Senegal's Youngest President Faye Vows Systemic Change, Sovereignty


(MENAFN- The Peninsula) AFP

Dakar: Left-wing pan-Africanist Bassirou Diomaye Faye on Tuesday became Senegal's youngest president, pledging systemic change, greater sovereignty and calm after years of deadly turmoil.

The 44-year-old, who has never before held an elected office, swept to a first-round victory on a promise of radical reform just 10 days after being released from prison.

Faye took the presidential oath in front of hundreds of officials and several African heads of state at an exhibition centre in the new town of Diamniadio, near Dakar.

Bassirou Diomaye Faye (L) is sworn in as Senegal's President at an exhibition centre in the new town of Diamniadio near the capital Dakar on April 2, 2024. (Photo by John WESSELS / AFP)

He then returned to the capital, with his motorcade greeted by hundreds of jubilant residents who lined the roads leading to the presidential palace. His predecessor, Macky Sall, symbolically handed Faye the key to the presidential headquarters before leaving the palace.

"Before God and the Senegalese nation, I swear to faithfully fulfil the office of President of the Republic of Senegal," Faye had said earlier in the day.

The former tax inspector becomes Senegal's fifth president since independence from France in 1960 and the first to openly admit to a polygamous marriage.

"I am aware that the results of the ballot box express a profound desire for systemic change," Faye said in a brief speech after taking the presidential oath.

"Under my leadership, Senegal will be a country of hope, a peaceful country with an independent judiciary and a strengthened democracy," he added.

Faye was among a group of political opponents freed from prison 10 days before the March 24 presidential ballot under an amnesty announced by former president Macky Sall, who had tried to delay the vote.

"I have painful memories of the martyrs of Senegalese democracy, the amputees, the wounded and the former prisoners," Faye said Tuesday, referring to the past three years of political unrest that left dozens dead and hundreds arrested.

"I will always bear in mind the heavy sacrifices made in order never to disappoint you," he added.

Faye said he clearly heard the "aspiration for greater sovereignty, development and well-being" in Africa and re-iterated to foreign partners "Senegal's openness to trade that respects our sovereignty and meets the aspirations of our people, in a mutually beneficial partnership".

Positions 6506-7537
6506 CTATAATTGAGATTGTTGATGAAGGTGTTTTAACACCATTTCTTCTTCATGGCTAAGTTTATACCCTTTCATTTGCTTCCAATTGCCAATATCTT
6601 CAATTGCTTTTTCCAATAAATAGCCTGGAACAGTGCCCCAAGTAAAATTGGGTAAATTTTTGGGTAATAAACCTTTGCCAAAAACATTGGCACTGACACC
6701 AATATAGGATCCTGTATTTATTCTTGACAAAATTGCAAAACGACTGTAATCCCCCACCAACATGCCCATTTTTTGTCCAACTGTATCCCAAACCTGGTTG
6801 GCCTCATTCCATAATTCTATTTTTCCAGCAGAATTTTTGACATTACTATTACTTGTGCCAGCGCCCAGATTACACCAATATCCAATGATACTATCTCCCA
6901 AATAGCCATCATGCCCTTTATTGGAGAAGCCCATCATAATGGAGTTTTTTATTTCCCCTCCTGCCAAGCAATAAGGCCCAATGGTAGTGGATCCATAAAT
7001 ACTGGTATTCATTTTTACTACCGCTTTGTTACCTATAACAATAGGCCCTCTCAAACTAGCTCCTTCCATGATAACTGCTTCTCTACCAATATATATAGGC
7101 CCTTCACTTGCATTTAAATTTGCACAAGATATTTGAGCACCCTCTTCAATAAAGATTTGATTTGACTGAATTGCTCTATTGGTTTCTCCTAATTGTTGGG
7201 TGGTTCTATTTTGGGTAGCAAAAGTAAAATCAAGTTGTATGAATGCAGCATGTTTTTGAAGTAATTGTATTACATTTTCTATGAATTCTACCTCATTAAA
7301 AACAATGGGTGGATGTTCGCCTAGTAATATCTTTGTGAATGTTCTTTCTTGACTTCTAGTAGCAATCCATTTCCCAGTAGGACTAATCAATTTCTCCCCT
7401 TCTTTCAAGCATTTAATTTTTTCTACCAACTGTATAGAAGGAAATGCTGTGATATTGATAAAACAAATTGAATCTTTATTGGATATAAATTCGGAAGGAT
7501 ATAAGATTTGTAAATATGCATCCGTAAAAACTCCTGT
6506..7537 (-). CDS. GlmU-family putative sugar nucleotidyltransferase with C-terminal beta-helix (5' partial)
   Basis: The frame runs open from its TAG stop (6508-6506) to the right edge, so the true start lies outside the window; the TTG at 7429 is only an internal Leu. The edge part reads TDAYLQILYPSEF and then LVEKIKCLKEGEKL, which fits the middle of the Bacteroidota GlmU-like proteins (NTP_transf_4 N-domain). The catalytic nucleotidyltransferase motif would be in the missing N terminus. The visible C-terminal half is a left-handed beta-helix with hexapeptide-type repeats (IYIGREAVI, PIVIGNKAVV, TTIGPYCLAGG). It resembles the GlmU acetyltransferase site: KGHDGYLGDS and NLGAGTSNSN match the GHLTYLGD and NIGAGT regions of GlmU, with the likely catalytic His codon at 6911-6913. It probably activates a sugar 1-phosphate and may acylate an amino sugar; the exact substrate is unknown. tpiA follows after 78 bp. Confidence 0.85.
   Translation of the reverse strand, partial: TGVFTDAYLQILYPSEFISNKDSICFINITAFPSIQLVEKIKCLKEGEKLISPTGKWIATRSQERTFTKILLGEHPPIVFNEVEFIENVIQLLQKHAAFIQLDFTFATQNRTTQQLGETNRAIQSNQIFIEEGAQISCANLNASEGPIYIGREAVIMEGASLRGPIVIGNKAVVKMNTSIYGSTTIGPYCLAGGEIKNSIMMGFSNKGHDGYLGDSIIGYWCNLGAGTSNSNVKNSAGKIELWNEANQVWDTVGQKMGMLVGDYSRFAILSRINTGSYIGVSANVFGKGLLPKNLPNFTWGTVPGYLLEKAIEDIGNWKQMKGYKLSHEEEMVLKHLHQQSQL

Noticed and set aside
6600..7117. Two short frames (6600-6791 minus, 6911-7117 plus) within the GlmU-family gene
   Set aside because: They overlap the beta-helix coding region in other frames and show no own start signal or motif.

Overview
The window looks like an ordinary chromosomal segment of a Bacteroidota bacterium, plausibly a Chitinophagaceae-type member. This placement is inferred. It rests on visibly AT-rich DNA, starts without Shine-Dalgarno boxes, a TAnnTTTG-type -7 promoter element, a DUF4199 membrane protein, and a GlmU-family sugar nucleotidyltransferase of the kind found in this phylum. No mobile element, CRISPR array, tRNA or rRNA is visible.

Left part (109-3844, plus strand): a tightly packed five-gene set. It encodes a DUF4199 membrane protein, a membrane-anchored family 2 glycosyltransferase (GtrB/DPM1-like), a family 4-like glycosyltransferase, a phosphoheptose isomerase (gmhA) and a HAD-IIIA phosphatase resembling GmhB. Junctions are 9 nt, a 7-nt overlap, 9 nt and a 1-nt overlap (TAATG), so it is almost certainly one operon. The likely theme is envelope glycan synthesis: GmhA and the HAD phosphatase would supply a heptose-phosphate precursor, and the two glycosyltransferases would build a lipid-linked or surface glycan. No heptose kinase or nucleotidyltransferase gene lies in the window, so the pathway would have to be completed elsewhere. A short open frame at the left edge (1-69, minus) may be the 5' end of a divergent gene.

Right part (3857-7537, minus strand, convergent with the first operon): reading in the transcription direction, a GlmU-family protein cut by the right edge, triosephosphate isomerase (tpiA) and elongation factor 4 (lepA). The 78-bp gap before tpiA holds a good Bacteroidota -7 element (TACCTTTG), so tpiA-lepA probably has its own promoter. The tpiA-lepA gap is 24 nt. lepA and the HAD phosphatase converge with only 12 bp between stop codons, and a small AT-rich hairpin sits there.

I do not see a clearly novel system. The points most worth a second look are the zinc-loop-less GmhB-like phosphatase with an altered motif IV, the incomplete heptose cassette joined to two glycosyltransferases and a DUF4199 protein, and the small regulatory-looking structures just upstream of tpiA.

Commonly known as Diomaye, or "the honourable one", his promise of radical change won the election with 54.3 percent of the vote.

Reconciliation, sovereignty

Working with his populist mentor Ousmane Sonko, who was barred from the election, Faye had set out his priorities of national reconciliation, easing a cost-of-living crisis and fighting corruption.

He has also vowed to restore national sovereignty over key assets such as the oil, gas and fishing sectors.

Senegal is due to start hydrocarbon production later this year.

Faye also wants to replace the CFA franc, which he sees as a French colonial legacy, with a new common regional currency, and to invest more in agriculture with the aim of reaching food self-sufficiency.

After three tense years in the traditionally stable nation, his democratic victory has been hailed from Washington to Paris, via the African Union and the European Union.

On the international stage, Faye seeks to bring military-run Burkina Faso, Mali and Niger back into the fold of the regional Economic Community of West African States (ECOWAS) bloc.

On Tuesday, he urged "more solidarity" between African countries "in the face of security challenges".

The military regimes in Mali, Burkina Faso and Guinea all sent representatives to Diamniadio, including Guinean president General Mamady Doumbouya.

Burkina Faso's leader Captain Ibrahim Traore wrote on X, formerly Twitter, that Faye's mandate represented a "symbol of a new era for an uninhibited, free and sovereign Africa".

He added he was ready to work together on "the renovation of sub-regional and international cooperation".

UN Secretary-General Antonio Guterres hailed the inauguration as "a testament to the Senegalese people, that they fought for their right to vote," his spokesman Stephane Dujarric said.

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